As part of its “Scroogled,” campaign, Microsoft today launched a new barrage that accuses Google’s handling of user data when purchasing an app from the Google Play Store.
In hopes of convincing users to switch to Bing and Windows Phone, the Redmond software giant produced two videos and multiple web pages showing how, without notice, Google provides the name, email address, and neighborhood of users who buy apps on Google Play.
It appeared Microsoft was done with its “Scroogled” campaign last month, but the company refuted those reports and said that “Scroogled will go on as long as Google keeps Scroogling people.” That’s been made clear with today’s new campaign.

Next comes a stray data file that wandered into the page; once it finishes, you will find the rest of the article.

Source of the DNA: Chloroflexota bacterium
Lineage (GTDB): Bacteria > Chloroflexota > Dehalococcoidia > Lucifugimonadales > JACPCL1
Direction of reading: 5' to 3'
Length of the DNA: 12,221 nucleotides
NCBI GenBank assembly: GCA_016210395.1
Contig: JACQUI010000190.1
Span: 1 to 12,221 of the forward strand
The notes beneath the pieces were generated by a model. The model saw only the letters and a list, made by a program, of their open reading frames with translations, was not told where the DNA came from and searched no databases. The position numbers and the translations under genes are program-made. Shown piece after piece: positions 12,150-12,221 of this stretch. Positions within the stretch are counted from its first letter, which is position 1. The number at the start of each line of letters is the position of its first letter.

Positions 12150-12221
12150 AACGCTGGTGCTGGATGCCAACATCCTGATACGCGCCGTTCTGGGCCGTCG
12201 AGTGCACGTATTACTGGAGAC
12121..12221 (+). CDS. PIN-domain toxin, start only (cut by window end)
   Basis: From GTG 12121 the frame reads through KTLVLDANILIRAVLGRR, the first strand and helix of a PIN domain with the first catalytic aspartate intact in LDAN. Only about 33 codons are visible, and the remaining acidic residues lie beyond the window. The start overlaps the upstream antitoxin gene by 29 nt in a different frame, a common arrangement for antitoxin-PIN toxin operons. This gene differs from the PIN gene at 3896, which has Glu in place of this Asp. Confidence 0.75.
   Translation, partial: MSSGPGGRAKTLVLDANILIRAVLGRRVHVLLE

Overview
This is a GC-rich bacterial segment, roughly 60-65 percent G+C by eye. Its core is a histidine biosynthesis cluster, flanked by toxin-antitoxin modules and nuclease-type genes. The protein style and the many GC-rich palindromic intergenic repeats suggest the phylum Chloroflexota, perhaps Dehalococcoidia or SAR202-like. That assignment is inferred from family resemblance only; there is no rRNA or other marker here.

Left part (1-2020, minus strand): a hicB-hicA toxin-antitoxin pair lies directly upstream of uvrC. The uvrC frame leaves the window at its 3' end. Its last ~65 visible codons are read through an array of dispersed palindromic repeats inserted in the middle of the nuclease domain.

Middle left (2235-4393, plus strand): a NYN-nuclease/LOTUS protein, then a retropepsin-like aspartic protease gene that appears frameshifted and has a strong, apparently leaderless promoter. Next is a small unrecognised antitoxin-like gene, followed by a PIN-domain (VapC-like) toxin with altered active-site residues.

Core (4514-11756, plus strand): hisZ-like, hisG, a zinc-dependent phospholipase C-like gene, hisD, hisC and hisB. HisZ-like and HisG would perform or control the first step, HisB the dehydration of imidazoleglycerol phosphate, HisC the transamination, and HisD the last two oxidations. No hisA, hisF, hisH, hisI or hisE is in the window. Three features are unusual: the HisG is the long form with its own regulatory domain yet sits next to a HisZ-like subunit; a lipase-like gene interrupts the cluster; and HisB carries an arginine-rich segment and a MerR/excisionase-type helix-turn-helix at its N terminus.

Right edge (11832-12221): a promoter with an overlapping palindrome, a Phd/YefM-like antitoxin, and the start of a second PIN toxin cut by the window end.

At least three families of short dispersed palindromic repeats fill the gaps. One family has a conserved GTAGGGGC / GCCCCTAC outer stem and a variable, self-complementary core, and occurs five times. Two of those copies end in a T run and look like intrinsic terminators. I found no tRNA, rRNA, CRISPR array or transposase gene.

The latest numbers show Google leading the pack with 51.7 percent of the U.S. smartphone marketshare, while Microsoft is in a distant fourth place with just 3.2 percent. Meanwhile in the search engine world, Google has 67.5 percent of the U.S. market, with Microsoft second at 16.7 percent.
Last February, GeekWire’s Todd Bishop penned a post that discussed Microsoft’s attack on Gmail, writing that “the ads feel a lot like those endless election campaigns full of not-quite-complete information designed to motivate us based on our fears.”
Reach staff reporter Taylor Soper at firstname.lastname@example.org or on Twitter @Taylor_Soper